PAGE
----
Are ETFs the canary in the ASX coal mine?
When the stock market rises everyone is happy and investors tend to invest more into stocks.
But alarmingly, rather than investing directly, investors are choosing index-tracking ETFs, so much so that we are seeing record levels of funds moving into these investments in much the same way we saw enormous sums of money move in managed funds prior to the GFC.
With the Australian stock market falling around 17% into June this year, investors became concerned about the possibility of a larger fall.
These concerns have arisen again over the past few weeks with speculation of an impending crash. During times like this investors, often make emotional decisions based on fear rather than rational thinking.
It is very common for investors to look at short-term returns and run for the hills if their investments are down or they switch funds, investment managers or exit the market altogether. History shows that investors tend to make these decisions at the wrong time and, in doing so, greatly affect their returns.
While we are seeing record levels of money moving into ETFs, especially index ETFs, we are not seeing an increase in borrowings that was prevalent in the previous year leading up to the GFC.
Given this, I don't believe we are near the point of any major meltdown on our market. As such, now is not the time to be changing investment strategies or making knee-jerk reactions, as you might just find yourself missing opportunities when the market starts to rise.
My prediction is that over the next few years, we will see a snowball effect of money moving into index ETFs at unprecedented levels, as well as investors borrowing heavily to invest in these funds.
This will significantly increase the speed of the snowball effect, which will be alarming in years to come. Many of you may remember during the GFC there were major concerns around index funds with many investors deserting them in droves after they fell heavily. Sadly, history is repeating itself and I can confidently say that Index ETFs will be at the forefront of the next major crash and not in a good way.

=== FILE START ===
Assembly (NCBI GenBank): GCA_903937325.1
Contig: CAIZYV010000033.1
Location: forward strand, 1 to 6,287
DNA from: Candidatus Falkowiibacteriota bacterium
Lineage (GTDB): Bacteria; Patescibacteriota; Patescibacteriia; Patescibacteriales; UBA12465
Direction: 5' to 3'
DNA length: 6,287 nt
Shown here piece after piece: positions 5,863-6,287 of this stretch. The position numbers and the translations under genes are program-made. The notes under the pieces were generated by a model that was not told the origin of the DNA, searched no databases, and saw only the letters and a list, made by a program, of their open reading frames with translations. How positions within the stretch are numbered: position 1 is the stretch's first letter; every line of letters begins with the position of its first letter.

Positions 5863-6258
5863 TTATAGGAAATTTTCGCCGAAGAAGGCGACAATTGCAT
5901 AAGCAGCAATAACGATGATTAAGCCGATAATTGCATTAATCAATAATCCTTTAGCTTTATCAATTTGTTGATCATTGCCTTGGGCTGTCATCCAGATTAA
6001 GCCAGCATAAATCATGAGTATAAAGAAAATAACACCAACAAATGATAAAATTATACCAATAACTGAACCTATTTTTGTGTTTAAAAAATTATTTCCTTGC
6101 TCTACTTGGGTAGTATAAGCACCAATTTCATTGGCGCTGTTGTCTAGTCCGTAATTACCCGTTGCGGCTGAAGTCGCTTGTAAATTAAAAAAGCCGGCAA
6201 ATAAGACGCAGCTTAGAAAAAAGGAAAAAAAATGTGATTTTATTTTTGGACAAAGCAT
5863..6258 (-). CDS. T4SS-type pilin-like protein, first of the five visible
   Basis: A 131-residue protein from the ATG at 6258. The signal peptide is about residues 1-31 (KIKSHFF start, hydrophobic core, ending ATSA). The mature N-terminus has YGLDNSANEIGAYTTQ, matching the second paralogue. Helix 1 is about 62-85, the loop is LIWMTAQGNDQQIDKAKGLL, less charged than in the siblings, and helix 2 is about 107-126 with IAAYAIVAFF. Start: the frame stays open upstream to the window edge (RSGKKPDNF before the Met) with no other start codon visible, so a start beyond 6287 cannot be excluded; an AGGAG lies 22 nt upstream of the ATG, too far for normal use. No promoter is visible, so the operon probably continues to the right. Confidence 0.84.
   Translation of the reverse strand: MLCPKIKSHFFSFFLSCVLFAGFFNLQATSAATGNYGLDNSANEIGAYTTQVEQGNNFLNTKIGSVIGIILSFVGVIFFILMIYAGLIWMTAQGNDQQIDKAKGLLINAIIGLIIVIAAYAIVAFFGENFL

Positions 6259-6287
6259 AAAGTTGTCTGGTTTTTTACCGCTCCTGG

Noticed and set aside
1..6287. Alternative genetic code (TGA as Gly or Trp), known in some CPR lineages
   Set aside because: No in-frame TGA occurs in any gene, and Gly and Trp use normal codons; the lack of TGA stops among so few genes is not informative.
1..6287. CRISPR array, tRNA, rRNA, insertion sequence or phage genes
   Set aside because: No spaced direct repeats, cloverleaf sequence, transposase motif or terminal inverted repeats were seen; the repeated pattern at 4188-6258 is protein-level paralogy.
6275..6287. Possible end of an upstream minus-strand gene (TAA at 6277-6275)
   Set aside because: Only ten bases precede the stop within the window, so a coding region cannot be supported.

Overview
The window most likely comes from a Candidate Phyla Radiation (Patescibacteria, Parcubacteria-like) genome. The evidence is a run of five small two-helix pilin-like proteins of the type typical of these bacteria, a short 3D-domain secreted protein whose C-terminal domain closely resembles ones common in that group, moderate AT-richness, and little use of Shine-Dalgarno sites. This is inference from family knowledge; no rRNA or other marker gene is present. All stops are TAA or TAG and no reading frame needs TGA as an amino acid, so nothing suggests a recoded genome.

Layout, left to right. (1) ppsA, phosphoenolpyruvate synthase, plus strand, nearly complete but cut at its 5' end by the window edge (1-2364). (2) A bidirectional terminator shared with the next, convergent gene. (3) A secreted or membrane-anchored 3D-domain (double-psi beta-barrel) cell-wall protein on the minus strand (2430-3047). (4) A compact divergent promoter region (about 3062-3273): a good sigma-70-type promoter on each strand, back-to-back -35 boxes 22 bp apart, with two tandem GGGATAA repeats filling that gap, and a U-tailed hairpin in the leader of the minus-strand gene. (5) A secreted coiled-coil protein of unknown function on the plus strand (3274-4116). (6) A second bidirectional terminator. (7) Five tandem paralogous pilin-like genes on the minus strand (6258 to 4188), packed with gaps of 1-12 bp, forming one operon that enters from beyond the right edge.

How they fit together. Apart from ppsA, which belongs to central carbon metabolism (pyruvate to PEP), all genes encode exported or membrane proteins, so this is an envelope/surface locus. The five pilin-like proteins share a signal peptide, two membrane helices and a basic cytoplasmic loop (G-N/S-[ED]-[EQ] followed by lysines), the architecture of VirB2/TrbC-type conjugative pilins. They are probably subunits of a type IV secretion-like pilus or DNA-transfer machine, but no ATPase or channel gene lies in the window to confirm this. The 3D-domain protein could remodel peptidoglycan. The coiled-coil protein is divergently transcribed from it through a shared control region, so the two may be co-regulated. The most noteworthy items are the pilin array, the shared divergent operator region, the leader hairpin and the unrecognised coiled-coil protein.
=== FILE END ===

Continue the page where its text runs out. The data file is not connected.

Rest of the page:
The best and worst performing sectors this week
The best performing sectors include information Technology up more than 3% followed by Materials and Healthcare, which are both up more than 1%. The worst performing sectors include Utilities down more than 2% followed by Energy and Financials, which are both down more than 1%.
The best performers in the S&P/ASX top 100 stocks include Pilbara Minerals up more than 19% followed by Allkem up more than 14% and IGO up more than 7%. The worst performing stocks include Bendigo and Adelaide Bank, Next DC, Woodside Energy, A2 Milk and Medibank, as all of these stocks are down more than 4%.
What's next for the Australian stockmarket
As expected, the All Ordinaries Index continued to fall, confirming a third consecutive week down with the index falling almost 6% since 16 August to 6947 points. Right now, I believe the down move may be over given that the market experienced a strong rise of 106 points on Thursday although this is unconfirmed. If Friday continues to trade up, then the likelihood the down move is over will increase.
I mentioned last week that I believed the market would most likely find support around 7000 points and I still believe this given what occurred this week. If the market has bottomed, as I suspect, then it will move up over the next four to eight weeks to erode most of the losses experienced this year. We may even see it challenge the all-time high of 7956 points set back in January of this year.
Before you get too excited, the low is not yet confirmed and we still need to assume the market will fall further until it confirms otherwise. We will know whether this is the case in the next few weeks, so I recommend investors sit tight until we can confirm a direction.
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